Categories
alphabet lettering lettering, typography, alphabets, stonework stone Typographic ephemera

Alphabet – when it’s needed

I have never carved an alphabet from A-Z. The pandemic and lockdown made me re-assess many things, including this omission. I have used this exercise to inform some short instructional videos for those starting out, and for those who have been following [also here] here’s the completed piece. It is far from ‘perfect’ but life is not about ‘perfection’ – it is about doing. [By the way, the slate was split from a single fragment, hence the mirror-like quality – look at base pattern.]

An alphabet in slate
60cm x c15cm – recycled slate from the UK

 

Categories
Elements of Lettering lettering lettering, typography, alphabets, stonework stone Thoughts on lettering

In honour of a decade: number 6

Continuing these flashbacks on 10 years of this blog, I present a post from 2013 about Roman letter carvers. 

Here’s an example of my recent letter carving.

A to N on salvaged slate
These capitals are 40mm high and carved into reclaimed and cleaved slate.
Categories
Elements of Lettering

Guide to Letter carving: two

The letter Q is discussed in this video, so sit comfortably and listen out for my tips in this ‘guide to lettercarving’.

Letter Q

Here’s the video. You’ll notice I am carving upside down – this is not recommended for beginners!

Categories
lettering

Guide to Letter carving: one

Lettercarving in progressIn this time of lockdown and social distancing, I’m pleased to present my Guide to Letter carving. What better way to spend some time than learn the basics of this practice? You can carve outside or indoors: because I live in Australia the climate is mild and I have a garden, so I choose to carve plein air. Do what you want – there are no rules! First, though, you need the right equipment – this short video will explain the initial step on your adventure and, possible, absorption into carving.

Categories
alphabet lettering lettering, typography, alphabets, stonework stone

Alphabet carving: the beginning

This is the start of an exercise in carving an alphabet in salvaged slate. You’ll notice that I’m carving the letters [c40mm] upside down – this is because the straight edge of the slate happens to be at the top of the letters as I sketched them. [There are two panels to the complete alphabet.] This makes it easier to hold the slate [which is fairly thin – about 10mm] firm on the ‘easel’ or banker, which I also made. If you would like details of how to make your own banker please let me know. Subscribe for further instalments. [Note also the ‘printer’s hat’ I’m wearing – this is an optional extra! Details on demand.]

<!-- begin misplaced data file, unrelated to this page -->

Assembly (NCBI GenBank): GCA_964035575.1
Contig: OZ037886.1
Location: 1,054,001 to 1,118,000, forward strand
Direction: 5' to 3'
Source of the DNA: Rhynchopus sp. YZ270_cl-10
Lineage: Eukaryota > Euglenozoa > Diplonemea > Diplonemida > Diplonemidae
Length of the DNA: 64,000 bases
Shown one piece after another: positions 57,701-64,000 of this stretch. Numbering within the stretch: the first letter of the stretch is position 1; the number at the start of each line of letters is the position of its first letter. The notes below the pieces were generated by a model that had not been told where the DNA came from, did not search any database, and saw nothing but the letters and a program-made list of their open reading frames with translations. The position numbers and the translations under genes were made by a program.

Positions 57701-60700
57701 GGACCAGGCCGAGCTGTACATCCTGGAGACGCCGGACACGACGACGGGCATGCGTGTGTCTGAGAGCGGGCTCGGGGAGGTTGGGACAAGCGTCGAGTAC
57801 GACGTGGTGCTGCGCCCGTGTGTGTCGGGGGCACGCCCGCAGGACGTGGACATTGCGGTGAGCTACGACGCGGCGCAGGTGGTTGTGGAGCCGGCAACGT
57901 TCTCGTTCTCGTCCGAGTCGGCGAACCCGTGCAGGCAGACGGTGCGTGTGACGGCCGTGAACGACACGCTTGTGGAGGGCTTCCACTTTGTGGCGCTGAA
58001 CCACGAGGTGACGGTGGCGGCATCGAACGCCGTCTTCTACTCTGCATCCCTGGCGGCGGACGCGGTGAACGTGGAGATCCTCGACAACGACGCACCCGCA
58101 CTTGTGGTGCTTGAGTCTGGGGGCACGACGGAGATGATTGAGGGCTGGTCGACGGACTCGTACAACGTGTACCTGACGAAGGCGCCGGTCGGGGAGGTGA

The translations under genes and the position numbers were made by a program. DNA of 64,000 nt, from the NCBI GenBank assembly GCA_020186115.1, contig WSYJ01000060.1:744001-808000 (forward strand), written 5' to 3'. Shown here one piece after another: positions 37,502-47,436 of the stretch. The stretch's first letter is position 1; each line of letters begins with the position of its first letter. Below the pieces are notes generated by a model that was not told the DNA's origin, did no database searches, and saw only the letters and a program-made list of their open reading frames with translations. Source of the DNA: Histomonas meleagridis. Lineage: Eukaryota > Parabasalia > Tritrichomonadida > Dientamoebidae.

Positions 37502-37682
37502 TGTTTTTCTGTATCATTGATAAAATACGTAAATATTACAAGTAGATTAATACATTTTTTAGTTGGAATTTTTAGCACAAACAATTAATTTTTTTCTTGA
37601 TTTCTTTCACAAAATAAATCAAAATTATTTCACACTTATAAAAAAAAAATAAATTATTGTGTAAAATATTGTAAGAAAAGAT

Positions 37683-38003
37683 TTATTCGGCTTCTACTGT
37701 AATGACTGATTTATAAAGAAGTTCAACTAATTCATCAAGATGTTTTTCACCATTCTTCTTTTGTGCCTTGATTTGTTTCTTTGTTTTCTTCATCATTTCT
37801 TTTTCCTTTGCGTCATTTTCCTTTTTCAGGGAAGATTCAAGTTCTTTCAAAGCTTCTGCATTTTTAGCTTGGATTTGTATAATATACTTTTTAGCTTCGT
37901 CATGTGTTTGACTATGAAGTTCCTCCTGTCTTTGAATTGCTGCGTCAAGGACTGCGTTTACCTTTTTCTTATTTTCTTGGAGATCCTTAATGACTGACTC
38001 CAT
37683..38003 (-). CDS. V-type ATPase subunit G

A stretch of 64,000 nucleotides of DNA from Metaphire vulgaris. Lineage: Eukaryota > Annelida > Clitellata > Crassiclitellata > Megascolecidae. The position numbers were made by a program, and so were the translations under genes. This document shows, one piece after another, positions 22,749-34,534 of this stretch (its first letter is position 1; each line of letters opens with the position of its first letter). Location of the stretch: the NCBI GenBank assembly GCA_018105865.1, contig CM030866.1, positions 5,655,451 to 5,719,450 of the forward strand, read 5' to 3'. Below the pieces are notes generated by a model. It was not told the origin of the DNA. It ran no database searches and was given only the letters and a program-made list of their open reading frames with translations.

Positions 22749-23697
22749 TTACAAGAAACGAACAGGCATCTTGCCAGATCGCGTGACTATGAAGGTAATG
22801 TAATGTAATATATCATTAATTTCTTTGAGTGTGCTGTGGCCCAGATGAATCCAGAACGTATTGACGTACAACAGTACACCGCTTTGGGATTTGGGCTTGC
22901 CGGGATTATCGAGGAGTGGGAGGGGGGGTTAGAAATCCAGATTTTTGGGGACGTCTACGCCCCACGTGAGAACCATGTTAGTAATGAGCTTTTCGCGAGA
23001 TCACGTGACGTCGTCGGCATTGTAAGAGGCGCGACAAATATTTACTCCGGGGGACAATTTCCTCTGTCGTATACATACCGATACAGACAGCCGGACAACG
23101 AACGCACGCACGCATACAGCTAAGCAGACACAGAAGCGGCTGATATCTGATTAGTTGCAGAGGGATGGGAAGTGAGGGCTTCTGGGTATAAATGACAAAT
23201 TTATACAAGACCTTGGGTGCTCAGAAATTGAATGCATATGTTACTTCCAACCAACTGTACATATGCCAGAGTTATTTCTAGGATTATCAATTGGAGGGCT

Banker with slate
Homemade banker with slate and tools.
Categories
lettering, typography, alphabets, stonework sculpture

Sounds of stonecarving

Listen to the sounds of chisel against sandstone as I work the stone to the shape I require.

https://stoneletters.files.wordpress.com/2020/04/sounding-carving.mp3

This is the piece I am working on

Work in progress
Sandstone sculpture unfinished

And completed:

Sculpture in limestone

Or try this video too

Categories
lettering Thoughts on lettering

Carving a letter R in stone

Check out this – and do not be deceived by the ‘simplicity’. Instead listen to the music made by the dummy striking the chisel.

Letter R_Tom Perkins
Letter R carved in slate by Tom Perkins, August 1992

This fine example of an R is in my possession, has been since it was carved by Tom Perkins in August 1992, when I attended my first letter carving workshop at a place called West Dean in Sussex.

Categories
eric gill

Gill & Gill: a film

People still remain fascinated by Gill. WordPress stats reveal the posts I have written about him are the most frequently visited. As many of you know I abhor the man Eric Gill after years spent in shameful admiration of his letter carving. Were EG alive today he would face prosecution for, among other offences, child sexual abuse and incest.

That aside, recently I had an email from Louis-Jack Horton-Stephens who is making a film about two Gills – one typographers have heard, the other a guy by the name of Jack who climbed the stones his namesake carved.

Louis-Jack writes: ‘The film is a visual essay entitled ‘Gill & Gill‘ that explores humanity’s relationship with stone by juxtaposing two masters of their craft: one of rock climbing, the other of letter cutting. The film looks at the way these two very different practices, united by a common material, share basic principles such as: creativity, problem solving, dedication, muscle memory and balance. Through this unusual comparison I believe that we can come to better understand the artistry in both crafts, and in so doing reflect on humanity’s relationship with the material world.’

Louis-Jack is seeking funds to make and complete his film. If you are interested in knowing more please follow this link

 

Categories
calligraphy lettering typography

A long overdue note on Michael Harvey

Prompted by the chance spot of a news item announcing the publication of his latest book – Adventures with Letters. For those who do not know Michael’s work please check this link. MH has been working in lettering/calligraphy for more than 60 years, being taught the art of letter cutting by Joseph Cribb, one of Gill’s assistants. He is a renowned and distinguished typographer as well. His earlier books, including Carving Letters in Stone and Wood (Bodley Head, 1987) and Creative Lettering Drawing and Design (Bodley Head, 1985), were among those volumes that influenced me when I was starting out. I’d recommend them to anyone wanting to know more about either discipline.

The link to his new book can be found here.